Tied with Toronto for the number one spot
By Katie Czenczek, News Editor
It turns out that things are all grey in Vancouver.
According to a study conducted by researchers at McGill and the University of British Columbia, Vancouver and Toronto were found to be the unhappiest Canadian cities to live in. The study, titled How Happy are your Neighbours?, drew from more than 400,000 observations made by the Canadian Community Health Surveys and the General Social Surveys. These surveys asked Canadians about their overall life satisfaction based on their overall quality of life, and the researchers took that data to map out 1,215 neighbourhoods based on their satisfaction.
Rated on a scale from 0 to 10, Canada’s overall stats were within the range of 7.04 being the unhappiest and 8.94 being the happiest. According to the data collected, the City of New Westminster was also found to be a part of the unhappiest camp, while Coquitlam was within the range of 7.87 to 7.94.
The report was created by John F. Helliwell, Christopher P. Barrington-Leigh, and Hugh Shiplett, who said in the study that the data could enlighten “local policymakers and urban planners interested in improving happiness in their cities.” They also said that “it is imperative for [urban planners and policymakers] as a first step to know where people are happy and where are they not, and also to understand in what ways the happy communities within cities differ from those which are not.”
Hussain Al-Hassani, a first-year sciences student at Douglas College, said in an interview with the Other Press that he wasn’t surprised that Vancouver was found to be one of the unhappiest.
“The cost of living is ridiculous for what you get,” he said. “The weather is always grey, gas prices are insane, and it’s so congested. Other cities in Canada are more densely populated—Montreal for example—but there’s much less traffic there.”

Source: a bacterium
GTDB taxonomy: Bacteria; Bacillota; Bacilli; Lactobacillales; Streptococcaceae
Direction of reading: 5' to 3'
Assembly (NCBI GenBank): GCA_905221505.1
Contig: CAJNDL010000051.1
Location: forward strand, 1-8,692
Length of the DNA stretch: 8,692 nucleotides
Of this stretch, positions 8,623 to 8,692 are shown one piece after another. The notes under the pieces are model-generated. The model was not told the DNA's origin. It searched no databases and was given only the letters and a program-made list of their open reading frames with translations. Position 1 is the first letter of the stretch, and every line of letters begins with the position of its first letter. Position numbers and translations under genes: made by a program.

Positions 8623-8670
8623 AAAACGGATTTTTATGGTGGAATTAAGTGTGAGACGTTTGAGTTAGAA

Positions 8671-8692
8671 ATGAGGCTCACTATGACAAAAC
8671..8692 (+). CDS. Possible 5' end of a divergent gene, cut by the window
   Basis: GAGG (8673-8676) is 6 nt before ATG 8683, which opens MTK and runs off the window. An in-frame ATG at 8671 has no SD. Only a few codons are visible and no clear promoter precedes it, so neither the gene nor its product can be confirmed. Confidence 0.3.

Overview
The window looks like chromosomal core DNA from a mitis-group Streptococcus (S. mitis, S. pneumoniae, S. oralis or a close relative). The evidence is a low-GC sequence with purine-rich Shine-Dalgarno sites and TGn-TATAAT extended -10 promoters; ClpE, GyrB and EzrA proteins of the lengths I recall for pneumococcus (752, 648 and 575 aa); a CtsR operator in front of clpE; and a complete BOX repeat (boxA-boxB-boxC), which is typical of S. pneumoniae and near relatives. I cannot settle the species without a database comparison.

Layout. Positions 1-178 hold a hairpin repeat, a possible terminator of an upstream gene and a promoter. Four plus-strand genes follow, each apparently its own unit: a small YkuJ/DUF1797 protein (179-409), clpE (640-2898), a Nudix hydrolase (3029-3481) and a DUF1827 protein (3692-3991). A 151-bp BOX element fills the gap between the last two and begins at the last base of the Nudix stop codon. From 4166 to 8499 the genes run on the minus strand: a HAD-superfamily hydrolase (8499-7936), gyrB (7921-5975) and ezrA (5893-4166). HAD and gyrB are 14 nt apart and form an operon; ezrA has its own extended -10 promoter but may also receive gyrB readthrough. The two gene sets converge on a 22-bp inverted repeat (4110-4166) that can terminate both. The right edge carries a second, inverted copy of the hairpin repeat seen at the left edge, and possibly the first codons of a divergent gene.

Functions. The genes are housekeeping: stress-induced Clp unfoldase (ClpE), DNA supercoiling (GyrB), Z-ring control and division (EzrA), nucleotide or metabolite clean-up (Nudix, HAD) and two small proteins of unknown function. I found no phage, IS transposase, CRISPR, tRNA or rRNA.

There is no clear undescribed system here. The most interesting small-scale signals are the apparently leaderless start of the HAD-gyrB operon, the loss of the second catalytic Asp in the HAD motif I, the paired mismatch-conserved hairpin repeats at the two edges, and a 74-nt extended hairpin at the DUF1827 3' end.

The data suggested that people living in rural areas were overall happier than those living in cities. According to Helliwell et al., the largest variable for a community’s life satisfaction is a sense of belonging within the region a person lives.
“Trust, involvement, and a chance to join with others engaged in improving lives are all connected, with each adding happiness,” said Helliwell.
The report said that communities that have lower commute times and fewer people spending over 30 percent of income on housing tend to be happier, which, when you take both Vancouver and Toronto’s housing crises, puts the study into context.
Natasha Slatten, a third-year general studies student at Douglas College, however, said in an interview with the Other Press that she wanted to know more about how regions were decided across Canada for the study.
“If Vancouver is the unhappiest city, then I don’t think they’re asking the right people, places, and questions,” she said. “I have a hard time thinking that Native Reservations are happier than Vancouver when there’s less access to clean water, access to roads, and hundreds of years of systematic and cultural oppression.”
Though Vancouver and Toronto were named the unhappiest cities in Canada, British Columbia still fared higher than other provinces. Namely, Nunavut and north-central Alberta had the unhappiest regions overall.